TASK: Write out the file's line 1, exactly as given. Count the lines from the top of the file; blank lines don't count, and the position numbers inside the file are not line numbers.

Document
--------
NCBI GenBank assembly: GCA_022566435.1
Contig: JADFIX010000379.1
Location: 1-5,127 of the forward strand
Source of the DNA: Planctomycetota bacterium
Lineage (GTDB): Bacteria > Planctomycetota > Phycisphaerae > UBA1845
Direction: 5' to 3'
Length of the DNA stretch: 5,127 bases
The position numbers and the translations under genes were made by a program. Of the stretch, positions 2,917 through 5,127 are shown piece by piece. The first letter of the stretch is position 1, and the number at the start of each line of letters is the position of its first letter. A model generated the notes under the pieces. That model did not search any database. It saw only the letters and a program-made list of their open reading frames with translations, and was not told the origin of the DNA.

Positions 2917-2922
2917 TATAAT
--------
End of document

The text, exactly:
NCBI GenBank assembly: GCA_022566435.1